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She’s A Marvel (The TV Broadcast)
posted November 2, 2006

imageCreators: Guiding Light Head Writer David Kreizman
Publishing Information: CBS, 1 Hour Including Commercials, 2 PM MT, November 1, 2006
Ordering Numbers: I'm pretty sure there's a podcast version available through

2:00 -- My brother Dan, a Guiding Light viewer, has joined me for the experience of watching the Guiding Light half of the Guiding Light/Marvel Comics crossover on TV. "This has to be the worst thing we've ever gotten together to watch," he says. And we watched Elektra.

2:01 -- One of the child actors in this scene was in Syriana. We will refer to him as "Syriana" for the rest of the show, although the child hardly does enough to rate a mention.

One of the already-superheroic things about soap operas is that the kids frequently go to boarding school at age five and come back two years later 17-years-old and ready to have sex with all the people on the other side of the tracks. I swear this is where the idea of Terrigen Mists came from.

2:02 -- My brother notes that the character of Harley, around whom today's superhero-related plot spins, is known for dressing like a 12-year-old mallgoer, so the initial outfit, while ludicrous, is not her costume.

2:03 -- My brother warns me there are Easter Eggs in this broadcast for Marvel fans, even though he's not entirely sure what that means. This means that there are characters reading comics that they never read before, people making all sorts of comparisons using superheroes as models even though they've never mentioned comic books before, and, perhaps weirdest of all, a convention sign with Marvel's name on it in what looks like the first mainstream comic book convention to take place in the bowery.

2:04 -- The lead character talks about how she hates secrets, which I'm guessing is the lone stab at the metaphorical overlap this team-up provides.

2:03-2:05 -- The character experiences an electrocution of some sort. Somehow this passed without me marking the exact time in my notebook, which indicates the level of its dramatic impact. At the tail end of 2:05 on my clock, the characters take the electrocuted Harley to the hospital, where they meet with the calmest, least-upset doctor ever. This would in many cases be reassuring, like an arm wound or something, but with a corpse involved it's just sort of creepy.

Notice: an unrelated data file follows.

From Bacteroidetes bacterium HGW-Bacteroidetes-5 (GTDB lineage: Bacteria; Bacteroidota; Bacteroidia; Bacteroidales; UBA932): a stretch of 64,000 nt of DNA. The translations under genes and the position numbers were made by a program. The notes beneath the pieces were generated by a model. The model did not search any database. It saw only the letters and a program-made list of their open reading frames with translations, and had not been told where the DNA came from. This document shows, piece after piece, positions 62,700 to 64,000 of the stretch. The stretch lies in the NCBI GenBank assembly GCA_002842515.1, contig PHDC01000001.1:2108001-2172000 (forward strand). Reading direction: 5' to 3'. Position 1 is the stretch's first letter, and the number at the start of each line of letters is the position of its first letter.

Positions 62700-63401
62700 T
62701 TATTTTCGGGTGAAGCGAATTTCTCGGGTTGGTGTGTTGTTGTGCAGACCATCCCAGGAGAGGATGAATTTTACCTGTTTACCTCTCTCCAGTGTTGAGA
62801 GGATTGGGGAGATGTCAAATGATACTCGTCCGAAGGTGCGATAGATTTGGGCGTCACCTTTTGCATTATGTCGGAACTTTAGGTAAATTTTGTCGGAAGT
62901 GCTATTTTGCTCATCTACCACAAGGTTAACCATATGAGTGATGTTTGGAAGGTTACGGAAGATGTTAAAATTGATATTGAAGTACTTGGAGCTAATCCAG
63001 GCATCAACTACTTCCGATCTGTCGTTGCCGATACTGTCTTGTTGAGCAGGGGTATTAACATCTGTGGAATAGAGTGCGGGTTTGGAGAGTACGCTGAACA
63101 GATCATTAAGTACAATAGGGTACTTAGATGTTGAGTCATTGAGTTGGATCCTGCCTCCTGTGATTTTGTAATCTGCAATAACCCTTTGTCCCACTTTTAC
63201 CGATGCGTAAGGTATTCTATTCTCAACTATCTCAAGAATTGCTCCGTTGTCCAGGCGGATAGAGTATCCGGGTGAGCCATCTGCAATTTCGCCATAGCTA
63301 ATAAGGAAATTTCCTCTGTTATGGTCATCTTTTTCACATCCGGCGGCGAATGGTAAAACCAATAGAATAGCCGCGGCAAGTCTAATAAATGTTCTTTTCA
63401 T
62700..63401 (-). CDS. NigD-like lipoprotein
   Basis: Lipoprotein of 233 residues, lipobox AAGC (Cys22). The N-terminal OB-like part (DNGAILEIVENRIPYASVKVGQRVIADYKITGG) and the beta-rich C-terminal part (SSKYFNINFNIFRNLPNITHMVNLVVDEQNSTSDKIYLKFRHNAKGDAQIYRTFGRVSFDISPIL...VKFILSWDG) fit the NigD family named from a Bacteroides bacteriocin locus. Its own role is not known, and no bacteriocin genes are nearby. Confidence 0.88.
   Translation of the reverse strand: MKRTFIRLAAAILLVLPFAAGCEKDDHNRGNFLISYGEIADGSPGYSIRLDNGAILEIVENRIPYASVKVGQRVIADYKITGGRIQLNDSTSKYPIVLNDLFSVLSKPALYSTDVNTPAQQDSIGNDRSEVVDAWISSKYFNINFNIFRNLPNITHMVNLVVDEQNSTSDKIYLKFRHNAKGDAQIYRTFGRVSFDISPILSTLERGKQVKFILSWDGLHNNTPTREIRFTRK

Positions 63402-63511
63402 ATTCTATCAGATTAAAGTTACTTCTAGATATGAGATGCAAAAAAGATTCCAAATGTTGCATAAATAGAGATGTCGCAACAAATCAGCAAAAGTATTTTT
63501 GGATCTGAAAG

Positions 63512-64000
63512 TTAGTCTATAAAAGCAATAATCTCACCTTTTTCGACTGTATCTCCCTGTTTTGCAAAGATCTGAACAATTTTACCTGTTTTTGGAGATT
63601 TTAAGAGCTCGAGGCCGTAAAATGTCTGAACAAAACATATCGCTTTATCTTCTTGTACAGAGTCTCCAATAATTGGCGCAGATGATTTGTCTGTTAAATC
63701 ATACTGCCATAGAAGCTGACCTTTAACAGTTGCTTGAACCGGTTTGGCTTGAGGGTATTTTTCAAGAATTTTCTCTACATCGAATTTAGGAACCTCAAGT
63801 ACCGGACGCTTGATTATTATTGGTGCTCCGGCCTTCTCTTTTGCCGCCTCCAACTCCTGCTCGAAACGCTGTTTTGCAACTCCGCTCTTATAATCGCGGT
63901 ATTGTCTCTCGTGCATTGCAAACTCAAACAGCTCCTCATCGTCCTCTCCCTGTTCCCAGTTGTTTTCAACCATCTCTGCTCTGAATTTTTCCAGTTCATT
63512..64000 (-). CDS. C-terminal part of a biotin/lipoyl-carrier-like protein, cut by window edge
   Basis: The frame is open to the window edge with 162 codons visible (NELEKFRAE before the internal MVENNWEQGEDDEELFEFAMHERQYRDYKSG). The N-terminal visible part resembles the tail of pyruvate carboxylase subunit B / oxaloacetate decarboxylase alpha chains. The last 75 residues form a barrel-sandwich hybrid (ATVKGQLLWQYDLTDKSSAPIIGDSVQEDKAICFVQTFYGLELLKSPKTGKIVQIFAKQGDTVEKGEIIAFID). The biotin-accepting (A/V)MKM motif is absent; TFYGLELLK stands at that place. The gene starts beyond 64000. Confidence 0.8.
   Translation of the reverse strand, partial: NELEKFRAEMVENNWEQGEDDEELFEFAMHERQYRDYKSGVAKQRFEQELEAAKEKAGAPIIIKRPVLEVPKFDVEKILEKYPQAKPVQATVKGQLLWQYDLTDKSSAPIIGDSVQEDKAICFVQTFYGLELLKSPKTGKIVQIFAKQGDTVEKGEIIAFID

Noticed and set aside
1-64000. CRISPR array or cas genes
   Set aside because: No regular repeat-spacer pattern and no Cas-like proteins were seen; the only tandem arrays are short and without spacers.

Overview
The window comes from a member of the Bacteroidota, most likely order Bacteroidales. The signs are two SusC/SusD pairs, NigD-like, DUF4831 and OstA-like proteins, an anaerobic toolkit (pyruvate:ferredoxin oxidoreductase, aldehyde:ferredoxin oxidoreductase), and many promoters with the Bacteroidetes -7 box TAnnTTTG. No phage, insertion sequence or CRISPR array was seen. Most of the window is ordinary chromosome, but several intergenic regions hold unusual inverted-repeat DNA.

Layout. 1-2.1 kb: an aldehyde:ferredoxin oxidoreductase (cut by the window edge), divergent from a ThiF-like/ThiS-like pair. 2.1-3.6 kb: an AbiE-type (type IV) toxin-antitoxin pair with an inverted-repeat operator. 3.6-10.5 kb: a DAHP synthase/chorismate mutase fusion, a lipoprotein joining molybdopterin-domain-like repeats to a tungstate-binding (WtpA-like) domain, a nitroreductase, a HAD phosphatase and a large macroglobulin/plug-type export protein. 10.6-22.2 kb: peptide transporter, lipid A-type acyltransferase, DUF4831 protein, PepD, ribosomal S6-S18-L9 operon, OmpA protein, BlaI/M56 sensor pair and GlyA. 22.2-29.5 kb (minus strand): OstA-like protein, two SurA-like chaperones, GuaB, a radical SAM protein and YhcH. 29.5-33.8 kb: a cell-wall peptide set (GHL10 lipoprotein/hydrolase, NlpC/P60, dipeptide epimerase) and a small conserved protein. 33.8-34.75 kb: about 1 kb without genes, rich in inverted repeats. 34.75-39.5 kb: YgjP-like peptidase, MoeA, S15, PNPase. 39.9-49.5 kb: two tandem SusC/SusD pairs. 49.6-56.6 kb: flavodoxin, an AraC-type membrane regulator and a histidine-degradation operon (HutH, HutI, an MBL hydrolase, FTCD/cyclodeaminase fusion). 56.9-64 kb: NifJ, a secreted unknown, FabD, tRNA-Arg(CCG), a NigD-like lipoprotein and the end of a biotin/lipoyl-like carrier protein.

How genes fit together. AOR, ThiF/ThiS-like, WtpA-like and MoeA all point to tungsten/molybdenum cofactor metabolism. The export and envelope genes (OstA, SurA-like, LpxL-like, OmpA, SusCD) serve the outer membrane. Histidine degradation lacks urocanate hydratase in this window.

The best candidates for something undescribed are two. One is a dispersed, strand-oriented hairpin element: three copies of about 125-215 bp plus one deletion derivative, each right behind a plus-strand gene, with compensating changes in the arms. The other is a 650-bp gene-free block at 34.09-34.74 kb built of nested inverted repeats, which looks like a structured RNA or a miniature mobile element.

2:06 -- This is also the first time we see a freeze into commercial that features Marvel comics art. Really, really, really generic Marvel art. Like gets sent back to the artist from the licensing department for more individuality and flair generic.

2:07:20 -- According to my brother, only four of the fifteen or so characters in the comic book art credit look anything like they do in real life. You'd think there are enough artists out there that make their characters look like actors for no apparent reason except maybe sucking up that one of them could have received this gig.

2:07:50 -- We know she's a superhero because she has some contacts left over from Jane Badler's character on V. No one else seems to pay much attention to the weird eyes, which is probably the most upsetting thing in the entire episode.

2:08-2:11 -- Pretty much still freaked out by the eyeballs. I make up dialogue for the characters to ask the lady about her weird eyeballs. Nothing clever, mostly a lot of "... and what the hell is wrong with your eyeballs!" and "... by the way, your eyeballs? AAAHHH!"

2:12 -- Our hero tests out her powers as Appliance Starter Lass. We notice that there's a toaster in the middle of the room without a cord anyone can see. My brother comments that having a battery-powered toaster would be really cool, because then you could drive around in your car and eat Pop Tarts.

2:13 -- Another character walks in and makes a beeline for the toast, and starts eating it. What a dick! Who walks into someone's house, walks over to the toast and starts eating it? He's my favorite character.

2:14 -- I ask my brother if the kid with Guy Gardner's haircut is part of the cast, and he informs me this is true, although he doesn't know who Guy Gardner is.

2:15 -- Our heroine fights two stout ex-cons to show off the non-appliance facets of her power. I'm not sure I would have assumed one from the other.